when at wit's end...

...it's good to know that a bit of percussive maintenance can still do the trick. my poor ipod just died today for several minutes before i was was able to resuscitate it with a good, solid thump. glad to know this tried-and-true method still works with all our sophisticated gadgetry. >^p


Oh yeah, that's how I fix our telly when it goes wiki-wiki-fritt! LOL

j a m e s

heh. it was a last-ditch effort, really. i didn't feel like 1) shipping the thing to the states 2) having it fixed at approx the original cost 3) having it shipped back to the UK & 4) waiting in the meantime.

is it a HD based ipod? if so, you could try the freezer trick.

I've used the blunt force method to resurrect several Macs and hard discs over the years (used to run a university lab full of 'em). When all else fails, the right amount of force applied to just the right spot can work wonders... or at least get you to a point where you can copy the files off.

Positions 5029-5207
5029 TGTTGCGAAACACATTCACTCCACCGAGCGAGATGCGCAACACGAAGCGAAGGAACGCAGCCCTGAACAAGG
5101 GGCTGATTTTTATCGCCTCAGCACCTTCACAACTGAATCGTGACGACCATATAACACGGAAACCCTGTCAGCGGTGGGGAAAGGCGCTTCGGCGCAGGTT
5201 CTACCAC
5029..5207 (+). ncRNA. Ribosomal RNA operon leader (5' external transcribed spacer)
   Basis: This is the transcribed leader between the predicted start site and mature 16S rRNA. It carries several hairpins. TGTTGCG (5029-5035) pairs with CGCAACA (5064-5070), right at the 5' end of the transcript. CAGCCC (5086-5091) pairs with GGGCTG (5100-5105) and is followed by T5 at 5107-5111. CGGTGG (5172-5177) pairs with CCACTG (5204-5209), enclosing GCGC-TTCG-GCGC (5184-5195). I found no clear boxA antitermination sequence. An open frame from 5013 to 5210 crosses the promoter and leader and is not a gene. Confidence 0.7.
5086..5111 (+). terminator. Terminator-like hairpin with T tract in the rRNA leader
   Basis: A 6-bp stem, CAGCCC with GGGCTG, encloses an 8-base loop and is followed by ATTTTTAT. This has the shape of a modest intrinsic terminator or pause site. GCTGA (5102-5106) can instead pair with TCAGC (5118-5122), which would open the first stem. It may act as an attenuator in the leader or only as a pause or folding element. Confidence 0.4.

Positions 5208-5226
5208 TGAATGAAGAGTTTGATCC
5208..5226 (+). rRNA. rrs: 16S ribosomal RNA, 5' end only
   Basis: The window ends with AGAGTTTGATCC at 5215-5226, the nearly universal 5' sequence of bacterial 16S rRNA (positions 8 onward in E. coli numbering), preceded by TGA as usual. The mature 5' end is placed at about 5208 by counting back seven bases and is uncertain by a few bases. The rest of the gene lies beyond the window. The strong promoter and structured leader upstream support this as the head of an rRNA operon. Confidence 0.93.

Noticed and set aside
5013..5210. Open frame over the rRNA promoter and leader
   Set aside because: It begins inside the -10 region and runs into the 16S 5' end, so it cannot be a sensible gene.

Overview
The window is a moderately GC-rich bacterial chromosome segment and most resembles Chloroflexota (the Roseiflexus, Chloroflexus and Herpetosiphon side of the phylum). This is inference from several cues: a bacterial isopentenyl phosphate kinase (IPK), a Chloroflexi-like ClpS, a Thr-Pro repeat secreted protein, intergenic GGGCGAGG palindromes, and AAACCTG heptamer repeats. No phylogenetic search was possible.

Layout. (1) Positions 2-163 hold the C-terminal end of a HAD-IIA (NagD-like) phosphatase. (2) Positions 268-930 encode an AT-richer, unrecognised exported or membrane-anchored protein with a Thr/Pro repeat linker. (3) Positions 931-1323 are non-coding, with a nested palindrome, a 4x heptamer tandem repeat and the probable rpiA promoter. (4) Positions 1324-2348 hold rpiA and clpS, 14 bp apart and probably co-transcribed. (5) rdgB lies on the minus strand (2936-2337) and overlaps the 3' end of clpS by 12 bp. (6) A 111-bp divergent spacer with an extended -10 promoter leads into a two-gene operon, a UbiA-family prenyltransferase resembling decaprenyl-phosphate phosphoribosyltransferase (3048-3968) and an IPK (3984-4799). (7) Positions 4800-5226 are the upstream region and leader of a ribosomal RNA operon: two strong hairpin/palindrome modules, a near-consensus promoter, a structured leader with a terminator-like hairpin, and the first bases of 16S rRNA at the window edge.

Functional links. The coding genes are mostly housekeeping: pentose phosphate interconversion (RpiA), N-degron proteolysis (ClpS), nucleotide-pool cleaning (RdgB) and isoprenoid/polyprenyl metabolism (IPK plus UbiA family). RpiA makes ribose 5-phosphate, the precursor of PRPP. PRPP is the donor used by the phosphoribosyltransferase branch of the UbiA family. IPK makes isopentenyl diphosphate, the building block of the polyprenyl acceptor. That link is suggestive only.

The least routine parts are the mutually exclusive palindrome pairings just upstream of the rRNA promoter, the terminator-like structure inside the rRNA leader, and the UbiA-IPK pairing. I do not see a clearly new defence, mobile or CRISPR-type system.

My question is this: what do you think is the best/most creative use for a dead hard drive mechinism? I've toyed with the idea of explosives, and toilet bricks, but I'm looking for more interesting ways to destroy them (excuse me... "recycle" them).

What about testing a trebuchet?

consumer goods, especially high tech goodies like cell phones and iPods, the unit price is so cheap, and by comparison the cost of labor so high---having them serviced doesn't make much sense.

the bearing of a hard drive collapses if the disk has done enough revolutions. A collapsed hard drive bearing makes a distinctive loud whining noise. When that happens it's time to get all the data off before it stops for good. Or if you hear that whining noise begin to develop it indicates a bearing on its way out. Hard drives also sometimes develop a condition known as "stiction"---a portemanteau word for static + friction. The simple cure for stiction is to pull the drive out, grasp it horizontally and give it an abrupt twist (in the horizontal plane) of your hand.

(much laughter) test load for a trebuchet, perfick! A mate of mine who makes computers calls a superseded computer a "boat anchor".

j a m e s